Thursday, February 13, 2014

Keeping Magic Magical

One of the big distinctions that appears between OSR gaming and late 2E/3E+ versions is the fundamental view of magic... OSR gaming leaves magic intentionally vague and mysterious, while later versions endeavor to account for the nature and function of magic in its various forms. This rears its head in the ugliest ways in terms of the specific costs of mass-producing magical items. I'm far more interested in magic that doesn't work in any sort of consistent rule that we can determine... for example:

A dwarven master weaponsmith, on the evening he learned that his son had died in battle, went into his shop in absolute silence, pouring his sorrow into his work - releasing his anguish with each hammer blow, cooling the metal with his fierce tears. Two days later, he returned home with a hammer that he had named for his son, a war hammer +2 with limited empathy and lawful alignment. This is an OSR weapon.

This is better than the 3E+ approach to saving up 50,000 gold coins and a crushing a gemstone valued at at least 10,00 gold. The dwarf cannot re-create the circumstance of this smithing, and he cannot mass produce such weapons (unless he has a whole bunch of sons he can sacrifice to make it happen). Each magical item becomes unique in its story, even if it's not unique in its abilities.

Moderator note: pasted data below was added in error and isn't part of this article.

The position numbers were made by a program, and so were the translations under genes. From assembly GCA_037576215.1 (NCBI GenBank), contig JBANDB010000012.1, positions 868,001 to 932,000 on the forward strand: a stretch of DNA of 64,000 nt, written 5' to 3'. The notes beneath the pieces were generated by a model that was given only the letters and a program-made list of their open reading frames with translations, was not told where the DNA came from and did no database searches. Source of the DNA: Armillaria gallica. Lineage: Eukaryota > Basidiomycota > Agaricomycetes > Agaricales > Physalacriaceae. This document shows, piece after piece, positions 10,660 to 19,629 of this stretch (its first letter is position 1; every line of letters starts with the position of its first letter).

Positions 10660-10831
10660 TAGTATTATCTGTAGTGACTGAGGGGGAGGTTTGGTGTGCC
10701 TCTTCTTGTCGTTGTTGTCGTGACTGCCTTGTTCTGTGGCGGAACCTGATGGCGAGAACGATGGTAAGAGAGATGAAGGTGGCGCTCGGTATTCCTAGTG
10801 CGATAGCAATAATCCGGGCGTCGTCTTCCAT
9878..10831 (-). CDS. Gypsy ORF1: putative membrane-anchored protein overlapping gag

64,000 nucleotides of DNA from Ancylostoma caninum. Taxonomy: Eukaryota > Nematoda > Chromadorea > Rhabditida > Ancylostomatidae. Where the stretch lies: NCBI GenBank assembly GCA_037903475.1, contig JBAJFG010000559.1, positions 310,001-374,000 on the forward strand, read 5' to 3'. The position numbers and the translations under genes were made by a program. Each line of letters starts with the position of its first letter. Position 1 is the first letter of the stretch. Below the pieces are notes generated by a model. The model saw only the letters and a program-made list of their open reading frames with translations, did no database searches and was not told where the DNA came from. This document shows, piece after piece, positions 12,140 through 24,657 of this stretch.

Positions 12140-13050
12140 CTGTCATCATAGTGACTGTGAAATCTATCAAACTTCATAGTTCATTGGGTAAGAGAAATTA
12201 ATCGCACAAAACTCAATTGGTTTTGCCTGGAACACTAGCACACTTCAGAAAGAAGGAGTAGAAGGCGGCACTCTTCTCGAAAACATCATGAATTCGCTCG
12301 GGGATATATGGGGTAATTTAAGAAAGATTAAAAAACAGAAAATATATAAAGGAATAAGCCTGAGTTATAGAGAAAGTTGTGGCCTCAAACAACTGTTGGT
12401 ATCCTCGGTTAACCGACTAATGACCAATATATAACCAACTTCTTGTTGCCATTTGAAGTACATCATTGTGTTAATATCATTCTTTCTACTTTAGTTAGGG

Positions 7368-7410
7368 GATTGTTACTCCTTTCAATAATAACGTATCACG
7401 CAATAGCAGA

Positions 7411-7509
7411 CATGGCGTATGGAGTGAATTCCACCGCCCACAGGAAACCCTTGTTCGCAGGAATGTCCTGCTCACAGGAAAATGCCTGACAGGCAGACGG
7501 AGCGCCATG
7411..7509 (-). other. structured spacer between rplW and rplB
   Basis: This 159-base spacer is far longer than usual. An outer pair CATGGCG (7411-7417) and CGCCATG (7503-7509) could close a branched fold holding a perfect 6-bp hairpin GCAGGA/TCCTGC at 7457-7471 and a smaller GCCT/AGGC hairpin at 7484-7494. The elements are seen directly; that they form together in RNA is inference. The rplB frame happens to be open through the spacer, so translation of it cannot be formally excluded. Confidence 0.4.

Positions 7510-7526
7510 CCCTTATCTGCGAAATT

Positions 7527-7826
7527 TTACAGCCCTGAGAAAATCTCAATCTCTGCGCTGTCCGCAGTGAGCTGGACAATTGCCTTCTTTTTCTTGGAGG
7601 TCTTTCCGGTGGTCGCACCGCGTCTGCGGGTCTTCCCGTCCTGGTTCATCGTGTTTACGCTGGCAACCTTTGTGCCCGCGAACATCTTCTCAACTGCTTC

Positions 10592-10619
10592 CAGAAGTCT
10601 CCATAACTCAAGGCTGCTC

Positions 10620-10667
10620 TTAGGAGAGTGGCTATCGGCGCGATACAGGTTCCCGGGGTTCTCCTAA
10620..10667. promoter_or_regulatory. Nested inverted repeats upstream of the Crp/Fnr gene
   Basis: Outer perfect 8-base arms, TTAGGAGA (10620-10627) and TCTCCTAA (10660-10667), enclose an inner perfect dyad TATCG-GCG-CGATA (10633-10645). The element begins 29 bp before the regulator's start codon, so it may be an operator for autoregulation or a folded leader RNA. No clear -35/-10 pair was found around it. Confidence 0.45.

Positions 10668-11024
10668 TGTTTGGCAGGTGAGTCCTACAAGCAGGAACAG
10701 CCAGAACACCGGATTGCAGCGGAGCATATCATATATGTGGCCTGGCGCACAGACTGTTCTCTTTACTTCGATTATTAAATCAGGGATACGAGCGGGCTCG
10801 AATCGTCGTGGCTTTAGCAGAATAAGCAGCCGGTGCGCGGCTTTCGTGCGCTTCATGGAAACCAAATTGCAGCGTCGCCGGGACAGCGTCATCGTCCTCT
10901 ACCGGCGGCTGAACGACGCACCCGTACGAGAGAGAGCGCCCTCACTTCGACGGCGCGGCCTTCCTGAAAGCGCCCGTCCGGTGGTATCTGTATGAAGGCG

In the same vein, as I write spell descriptions, I'm intentionally excising language that limits or inhibits the spell. For example, in hold person, I particularly like the phrase 'human like creature' as a potential target for the spell, and I'd prefer to end there rather than listing creatures that can be affected. For example, is a mermaid 'human like'? What about a dragon that has used polymorph to appear as an elf? I'd rather leave such situations to the GM to determine... what makes something 'human like'? Physical appearance? In that case, I'd argue yes in both cases - and I think that in general, GMs should be liberal in their flexibility with the application of spells. The more you describe a spell in minute detail, the more you limit how and where it can be used. I plan to avoid this.